By taking his time and letting his music develop at its own pace, Mark Taylor has become one of the essential players on the Seattle jazz scene.
While steadily pursuing his own musical vision, the alto saxophonist has toiled fruitfully as a sideman, contributing to more than half a dozen excellent ensembles. From long-running institutions like the Jim Knapp Orchestra (which plays the first Monday of every month at the Seattle Drum School) to short-lived projects such as the Wayne Horvitz quartet (that just finished a two-month run at Caf Paloma) Taylor provides a jolt of passionate lyricism to every situation in which he’s involved.
Six years after the release of his impressive debut CD “After Hours” (Origin), Taylor once again steps into the foreground with a consistently compelling quartet session: “Spectre,” which alternates between spontaneously generated quicksilver improvisations and sinuous compositions.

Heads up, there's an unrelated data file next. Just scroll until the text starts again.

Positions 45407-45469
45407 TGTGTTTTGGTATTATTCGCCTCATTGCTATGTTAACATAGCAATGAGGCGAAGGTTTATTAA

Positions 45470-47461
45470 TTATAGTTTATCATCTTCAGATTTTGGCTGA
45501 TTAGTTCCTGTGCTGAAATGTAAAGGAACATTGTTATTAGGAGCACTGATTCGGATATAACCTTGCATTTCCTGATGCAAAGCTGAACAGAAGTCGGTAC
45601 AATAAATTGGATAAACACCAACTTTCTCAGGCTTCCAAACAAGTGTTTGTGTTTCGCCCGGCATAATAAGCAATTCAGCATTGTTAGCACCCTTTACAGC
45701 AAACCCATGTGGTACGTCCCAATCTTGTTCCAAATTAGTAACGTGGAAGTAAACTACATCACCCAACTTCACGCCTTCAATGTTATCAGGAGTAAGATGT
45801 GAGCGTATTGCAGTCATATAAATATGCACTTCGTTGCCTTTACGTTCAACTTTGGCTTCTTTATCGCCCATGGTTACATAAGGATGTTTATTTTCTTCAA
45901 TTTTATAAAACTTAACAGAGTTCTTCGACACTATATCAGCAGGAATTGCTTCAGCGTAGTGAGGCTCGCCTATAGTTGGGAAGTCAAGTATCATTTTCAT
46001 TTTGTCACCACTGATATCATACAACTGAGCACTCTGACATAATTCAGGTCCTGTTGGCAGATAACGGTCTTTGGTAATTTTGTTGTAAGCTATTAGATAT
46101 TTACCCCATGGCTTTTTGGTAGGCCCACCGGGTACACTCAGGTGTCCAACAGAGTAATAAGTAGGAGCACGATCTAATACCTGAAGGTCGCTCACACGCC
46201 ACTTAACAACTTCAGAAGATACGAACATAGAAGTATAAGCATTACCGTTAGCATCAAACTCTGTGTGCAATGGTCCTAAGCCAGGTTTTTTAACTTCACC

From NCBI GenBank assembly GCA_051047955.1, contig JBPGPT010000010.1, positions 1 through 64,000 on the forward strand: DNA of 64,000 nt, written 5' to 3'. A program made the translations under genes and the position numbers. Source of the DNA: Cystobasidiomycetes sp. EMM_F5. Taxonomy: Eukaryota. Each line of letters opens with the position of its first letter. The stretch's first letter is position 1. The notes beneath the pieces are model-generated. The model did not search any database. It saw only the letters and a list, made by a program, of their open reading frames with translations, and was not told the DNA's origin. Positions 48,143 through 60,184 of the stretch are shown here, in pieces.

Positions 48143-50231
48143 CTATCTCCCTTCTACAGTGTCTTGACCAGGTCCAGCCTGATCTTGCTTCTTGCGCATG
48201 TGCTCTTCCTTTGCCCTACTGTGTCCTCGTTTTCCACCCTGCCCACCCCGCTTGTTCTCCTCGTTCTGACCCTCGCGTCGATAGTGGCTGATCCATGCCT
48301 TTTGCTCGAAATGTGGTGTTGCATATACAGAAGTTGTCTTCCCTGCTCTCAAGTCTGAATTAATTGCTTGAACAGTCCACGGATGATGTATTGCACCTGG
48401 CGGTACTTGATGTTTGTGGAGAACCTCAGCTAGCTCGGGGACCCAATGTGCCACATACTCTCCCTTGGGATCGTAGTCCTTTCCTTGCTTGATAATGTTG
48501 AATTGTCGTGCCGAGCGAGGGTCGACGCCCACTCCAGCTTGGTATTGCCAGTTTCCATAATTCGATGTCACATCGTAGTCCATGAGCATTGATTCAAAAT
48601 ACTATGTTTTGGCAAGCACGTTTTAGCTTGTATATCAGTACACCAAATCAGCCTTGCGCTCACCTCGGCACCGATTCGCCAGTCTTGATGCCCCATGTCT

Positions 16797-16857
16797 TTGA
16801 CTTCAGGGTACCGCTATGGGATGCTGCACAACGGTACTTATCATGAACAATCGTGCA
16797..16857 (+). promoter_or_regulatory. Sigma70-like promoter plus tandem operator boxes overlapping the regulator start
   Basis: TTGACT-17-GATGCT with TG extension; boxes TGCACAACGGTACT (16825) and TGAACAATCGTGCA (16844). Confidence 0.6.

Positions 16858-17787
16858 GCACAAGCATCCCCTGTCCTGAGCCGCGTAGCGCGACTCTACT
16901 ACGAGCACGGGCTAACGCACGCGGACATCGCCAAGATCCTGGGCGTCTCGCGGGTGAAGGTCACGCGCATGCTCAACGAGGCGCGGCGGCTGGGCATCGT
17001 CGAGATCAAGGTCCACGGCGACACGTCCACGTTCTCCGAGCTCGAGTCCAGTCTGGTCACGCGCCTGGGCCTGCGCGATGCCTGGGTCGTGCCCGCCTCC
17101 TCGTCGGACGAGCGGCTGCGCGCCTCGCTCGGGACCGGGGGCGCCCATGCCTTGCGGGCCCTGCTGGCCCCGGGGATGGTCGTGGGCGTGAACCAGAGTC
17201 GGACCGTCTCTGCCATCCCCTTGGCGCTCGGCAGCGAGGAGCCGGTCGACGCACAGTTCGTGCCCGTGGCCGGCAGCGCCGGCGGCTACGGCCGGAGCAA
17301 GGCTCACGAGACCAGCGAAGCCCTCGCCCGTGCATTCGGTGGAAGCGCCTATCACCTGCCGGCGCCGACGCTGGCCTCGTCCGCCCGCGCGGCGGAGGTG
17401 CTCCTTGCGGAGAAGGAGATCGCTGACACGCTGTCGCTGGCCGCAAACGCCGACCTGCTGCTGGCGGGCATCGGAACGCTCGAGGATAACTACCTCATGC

“I’m not a very prolific writer, but I spend a ton of time on the tunes,” says Taylor, 36, who celebrates the release of “Spectre” on Thursday as part of Earshot’s Art of Jazz Series at the Seattle Art Museum and then April 13 at the Triple Door. Both gigs feature the same cast as the CD, with the dynamic young drummer Byron Vannoy, veteran bassist Jeff Johnson and Los Angeles-based Gary Fukushima on piano and Fender Rhodes.